'Olympics can't stop athletes taking a knee,' says Callum Skinner

The IOC says athletes are in favour of maintaining 'Rule 50', which prohibits any 'political, religious or racial propaganda'

(Image credit: Getty Images)

Callum Skinner has said the International Olympic Committee (IOC) can't stop athletes taking a knee to protest racial injustice at this summer's Tokyo Games.

The retired British Olympic track cyclist, who won gold in the Team Sprint at Rio 2016, told Reuters: "If an athlete wants to take the knee, they will take the knee" and that the IOC seemed "intent on exercising control when they don't have any".

The IOC's Rule 50 prohibits any "demonstration or political, religious or racial propaganda" in venues and any official Olympic area. Last week, it was decided this rule should be upheld after more than 3,000 athletes were consulted, IOC Athletes' Commission boss Kirsty Coventry saying the majority supported it.

"People get frustrated by 'Black Lives Matter' because they see it as a political movement, but at its core, it's fighting for equality and that is something the Olympics should 100 per cent stand behind," Skinner added.

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There have been mounting calls for the Olympics to change the rule in light of the Black Lives Matter movement. At the 2020 Tour de France, there was criticism of the small gesture of solidarity afforded on the final stage, and Kévin Reza, the only black rider in the race, has said nothing much has changed since last summer.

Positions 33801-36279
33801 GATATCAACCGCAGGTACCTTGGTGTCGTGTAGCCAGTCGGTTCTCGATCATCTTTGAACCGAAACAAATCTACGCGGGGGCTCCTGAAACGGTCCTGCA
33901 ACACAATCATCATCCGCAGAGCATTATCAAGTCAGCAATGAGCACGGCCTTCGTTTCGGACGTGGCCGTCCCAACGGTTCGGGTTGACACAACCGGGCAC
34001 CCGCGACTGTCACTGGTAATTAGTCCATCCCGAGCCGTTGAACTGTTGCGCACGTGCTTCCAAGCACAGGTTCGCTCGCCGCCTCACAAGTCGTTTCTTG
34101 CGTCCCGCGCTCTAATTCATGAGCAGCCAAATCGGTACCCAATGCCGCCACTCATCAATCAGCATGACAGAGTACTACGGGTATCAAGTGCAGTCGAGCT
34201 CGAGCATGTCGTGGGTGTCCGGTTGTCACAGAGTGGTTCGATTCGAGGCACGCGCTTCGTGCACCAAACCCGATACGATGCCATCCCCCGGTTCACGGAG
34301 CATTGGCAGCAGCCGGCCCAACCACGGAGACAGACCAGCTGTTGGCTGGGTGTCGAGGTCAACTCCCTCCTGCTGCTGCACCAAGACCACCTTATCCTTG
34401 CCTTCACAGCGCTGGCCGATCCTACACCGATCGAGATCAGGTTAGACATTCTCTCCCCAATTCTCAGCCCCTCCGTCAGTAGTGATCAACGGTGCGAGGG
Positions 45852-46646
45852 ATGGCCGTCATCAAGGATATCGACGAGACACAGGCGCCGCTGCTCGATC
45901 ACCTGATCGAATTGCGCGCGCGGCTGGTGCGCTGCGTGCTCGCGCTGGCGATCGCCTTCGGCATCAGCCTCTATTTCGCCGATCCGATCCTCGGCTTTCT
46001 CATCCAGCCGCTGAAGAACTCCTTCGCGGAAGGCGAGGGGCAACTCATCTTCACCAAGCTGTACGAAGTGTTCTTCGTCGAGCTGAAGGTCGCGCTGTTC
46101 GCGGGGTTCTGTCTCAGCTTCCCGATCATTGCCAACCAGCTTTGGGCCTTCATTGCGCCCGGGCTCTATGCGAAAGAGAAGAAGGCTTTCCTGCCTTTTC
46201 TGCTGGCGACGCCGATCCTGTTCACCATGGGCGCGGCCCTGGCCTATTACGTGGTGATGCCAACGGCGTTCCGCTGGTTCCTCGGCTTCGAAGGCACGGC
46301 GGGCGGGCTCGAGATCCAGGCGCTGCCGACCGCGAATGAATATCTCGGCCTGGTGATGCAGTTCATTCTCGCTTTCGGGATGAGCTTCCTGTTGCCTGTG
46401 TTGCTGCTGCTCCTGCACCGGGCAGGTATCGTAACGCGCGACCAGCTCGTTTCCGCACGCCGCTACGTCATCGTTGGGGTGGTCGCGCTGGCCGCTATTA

"I heard a lot of talk but didn’t see much action taken in the different organisations who manage our sport. It’s a pity but that’s how it is," Reza told CyclingNews.

"They won't be the pioneers of true change," American hammer thrower Gwen Berry said of the IOC's position on Rule 50. "They have their own agenda and it's to protect [the] billions of dollars they generate from the Olympic Games."

The Tokyo Olympic Games is set to begin on July 23, having been delayed a year due to the coronavirus pandemic.

Jonny Long

Hi. I'm Cycling Weekly's Weekend Editor. I like writing offbeat features and eating too much bread when working out on the road at bike races.


Before joining Cycling Weekly I worked at The Tab and I've also written for Vice, Time Out, and worked freelance for The Telegraph (I know, but I needed the money at the time so let me live).


I also worked for ITV Cycling between 2011-2018 on their Tour de France and Vuelta a España coverage. Sometimes I'd be helping the producers make the programme and other times I'd be getting the lunches. Just in case you were wondering - Phil Liggett and Paul Sherwen had the same ham sandwich every day, it was great.